NSA Received Around 2,000 Requests to Unmask Americans’ Names in 2016

By Susan Jones | May 9, 2017 | 12:35 PM EDT

Admiral Michael Rogers testifies before the Senate Armed Services Committee on Tuesday, May 9, 2017. (Screen grab from C-SPAN)

(CNSNews.com) – If a U.S. citizen is caught up in incidental intelligence collection, that person’s name cannot be revealed unless the intelligence agency that gathered the information agrees to a request to “unmask” that American person’s name.

“How many of those requests did you get in 2016?” Sen. Lindsey Graham (R-S.C.) asked Admiral Michael Rogers at a Senate Armed Services Committee hearing on Tuesday. Rogers heads both the National Security Agency and the U.S. Cyber Command.

“I think we’ve publicly acknowledged something – it’s 2,000. I think it’s one thousand nine-hundred and something,” Rogers replied.

“How many people can request the unmasking of  an American citizen?” Graham continued.

“If you’re an authorized recipient of the intelligence – we use two criteria. Number one, the requester must be asking this in the execution of their official duties. It can’t be something that would be neat to know,” Rogers said.

“Number two, the revealing of the U.S. person has to provide context and greater value for the intelligence. Again, it can’t just be, ‘I’m just curious.’”

Rogers said a broad group of people can make unmasking requests: "If you are on the authorized distribution for our intelligence reporting, you can ask. It doesn’t mean it gets approved, but you can ask.”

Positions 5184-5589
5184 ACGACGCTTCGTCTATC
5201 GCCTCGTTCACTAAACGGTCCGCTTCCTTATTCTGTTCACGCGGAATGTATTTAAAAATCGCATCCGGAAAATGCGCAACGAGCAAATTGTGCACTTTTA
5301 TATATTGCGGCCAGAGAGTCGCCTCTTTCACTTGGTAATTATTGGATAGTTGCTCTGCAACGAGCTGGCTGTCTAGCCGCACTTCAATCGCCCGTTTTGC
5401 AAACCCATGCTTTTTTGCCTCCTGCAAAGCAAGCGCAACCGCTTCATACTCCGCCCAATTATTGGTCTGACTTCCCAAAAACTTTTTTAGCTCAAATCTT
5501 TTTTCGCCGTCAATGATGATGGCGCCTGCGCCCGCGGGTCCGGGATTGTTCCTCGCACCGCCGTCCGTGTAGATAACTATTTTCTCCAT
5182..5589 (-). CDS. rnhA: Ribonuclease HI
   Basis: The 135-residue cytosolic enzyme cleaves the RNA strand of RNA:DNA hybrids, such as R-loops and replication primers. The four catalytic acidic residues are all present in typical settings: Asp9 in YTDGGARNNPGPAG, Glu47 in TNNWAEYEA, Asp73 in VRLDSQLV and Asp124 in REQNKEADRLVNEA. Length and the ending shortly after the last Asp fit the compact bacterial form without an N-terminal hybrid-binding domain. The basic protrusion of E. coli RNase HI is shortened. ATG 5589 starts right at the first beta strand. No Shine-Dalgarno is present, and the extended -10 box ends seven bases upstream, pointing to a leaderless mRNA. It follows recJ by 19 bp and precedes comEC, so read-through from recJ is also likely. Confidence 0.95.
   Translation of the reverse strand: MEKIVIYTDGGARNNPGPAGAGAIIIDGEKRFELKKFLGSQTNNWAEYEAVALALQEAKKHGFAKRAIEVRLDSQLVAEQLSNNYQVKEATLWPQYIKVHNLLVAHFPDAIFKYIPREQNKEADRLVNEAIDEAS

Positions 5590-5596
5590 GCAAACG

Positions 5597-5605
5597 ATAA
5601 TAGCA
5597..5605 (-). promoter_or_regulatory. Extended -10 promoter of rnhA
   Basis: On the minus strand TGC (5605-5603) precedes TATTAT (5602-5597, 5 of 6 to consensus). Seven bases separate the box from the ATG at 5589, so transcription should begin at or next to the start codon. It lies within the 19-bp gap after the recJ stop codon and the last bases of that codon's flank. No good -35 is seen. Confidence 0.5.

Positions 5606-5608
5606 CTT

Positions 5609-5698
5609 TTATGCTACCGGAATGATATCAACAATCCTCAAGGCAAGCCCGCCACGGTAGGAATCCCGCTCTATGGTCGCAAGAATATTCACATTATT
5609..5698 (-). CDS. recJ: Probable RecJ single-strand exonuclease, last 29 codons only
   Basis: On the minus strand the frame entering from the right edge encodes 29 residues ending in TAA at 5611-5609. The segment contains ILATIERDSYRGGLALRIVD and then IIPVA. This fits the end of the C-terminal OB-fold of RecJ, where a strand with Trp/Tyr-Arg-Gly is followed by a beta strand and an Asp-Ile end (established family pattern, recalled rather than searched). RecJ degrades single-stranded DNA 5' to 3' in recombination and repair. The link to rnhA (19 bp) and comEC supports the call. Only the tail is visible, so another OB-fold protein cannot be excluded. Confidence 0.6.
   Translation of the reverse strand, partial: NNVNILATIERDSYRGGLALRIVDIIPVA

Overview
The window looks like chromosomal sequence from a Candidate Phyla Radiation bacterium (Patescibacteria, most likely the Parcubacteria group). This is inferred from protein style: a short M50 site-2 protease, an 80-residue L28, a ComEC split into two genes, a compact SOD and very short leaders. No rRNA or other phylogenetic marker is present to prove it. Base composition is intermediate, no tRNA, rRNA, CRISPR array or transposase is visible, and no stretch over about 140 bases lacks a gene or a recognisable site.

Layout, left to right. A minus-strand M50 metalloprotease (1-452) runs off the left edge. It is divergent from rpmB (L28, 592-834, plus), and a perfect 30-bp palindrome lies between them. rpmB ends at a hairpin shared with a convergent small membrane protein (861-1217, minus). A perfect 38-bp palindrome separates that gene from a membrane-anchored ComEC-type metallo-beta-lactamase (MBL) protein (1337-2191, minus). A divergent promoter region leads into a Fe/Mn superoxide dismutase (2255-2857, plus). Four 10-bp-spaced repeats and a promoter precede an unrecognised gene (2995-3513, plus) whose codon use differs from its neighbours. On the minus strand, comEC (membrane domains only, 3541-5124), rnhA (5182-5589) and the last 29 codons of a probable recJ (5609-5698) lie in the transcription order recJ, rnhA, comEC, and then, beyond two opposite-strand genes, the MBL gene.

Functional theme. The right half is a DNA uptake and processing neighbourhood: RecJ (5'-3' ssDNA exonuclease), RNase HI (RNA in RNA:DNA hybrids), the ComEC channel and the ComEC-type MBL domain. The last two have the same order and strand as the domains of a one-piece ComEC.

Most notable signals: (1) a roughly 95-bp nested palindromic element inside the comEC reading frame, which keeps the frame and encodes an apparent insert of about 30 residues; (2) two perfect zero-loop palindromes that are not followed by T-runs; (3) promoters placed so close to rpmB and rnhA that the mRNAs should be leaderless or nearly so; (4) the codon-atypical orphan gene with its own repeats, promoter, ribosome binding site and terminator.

Rogers said the national security adviser is normally on the distribution list, and “yes,” there is a record for every unmasking request that is made.

Graham told Rogers, “So there’s a record of who made the request to unmask the conversation involving the American citizen. There’s a record of whether or not you granted it.”

Rogers agreed with both those statements, but he said there is no record of what the person did with the information once they got it.

“There’s also a record of the basis -- so why did we say yes,” Rogers added. He said the unmasking is authorized only for the individual who requested it, and that person is told not to share the information.

Graham noted that former National Security Adviser Michael Flynn’s conversation with the Russian ambassador to the U.S. was captured by one of the intelligence agencies: “Assuming he did not have a FISA warrant allowing us to collect on him, it would be a case of incidental collection (from) following the Russian ambassador. Does that make sense?” Graham asked Rogers.

“Yes, sir,” Rogers agreed.

“We would know how that conversation was revealed and to who (sic) it was revealed,” Graham continued.

Rogers said yes – if the unmasking was based on information gathered by the NSA. He noted that the FBI also picks up incidental collection.

“OK, so we could either ask the FBI or you,” Graham said. “OK. So somebody took that information that we gained through collection with Flynn and gave it to the Washington Post.”

“And that is a leak, and that is illegal, yes, sir,” Rogers said. He added that he is very concerned about such leaks, and he has warned his employees in writing not to engage in such behavior or they will be held criminally liable.

Graham concluded: “The bottom line here, it is possible for the Congress to find out who requested unmasking of American citizens, who that information was given to, and that is possible for us to know.”

Rogers replied, “On the NSA side, that’s part of the ongoing investigation with the primary oversight committees that we’re going through right now.”

“OK,” said Graham. “Do you know if Susan Rice ever asked for an American citizen to be unmasked?”

“I’d have to pull the data, sir, I apologize,” Rogers said. The exchange ended at that point.

At a Senate Judiciary subcommittee hearing on Monday, Sen. Graham asked a similar question: “How did the conversation between the Russian ambassador and Mr. Flynn make it to the Washington Post?” He said he intends to find out.

 

Also See:
Graham: How Did Flynn’s Conversation With Russian Ambassador End Up in The Washington Post?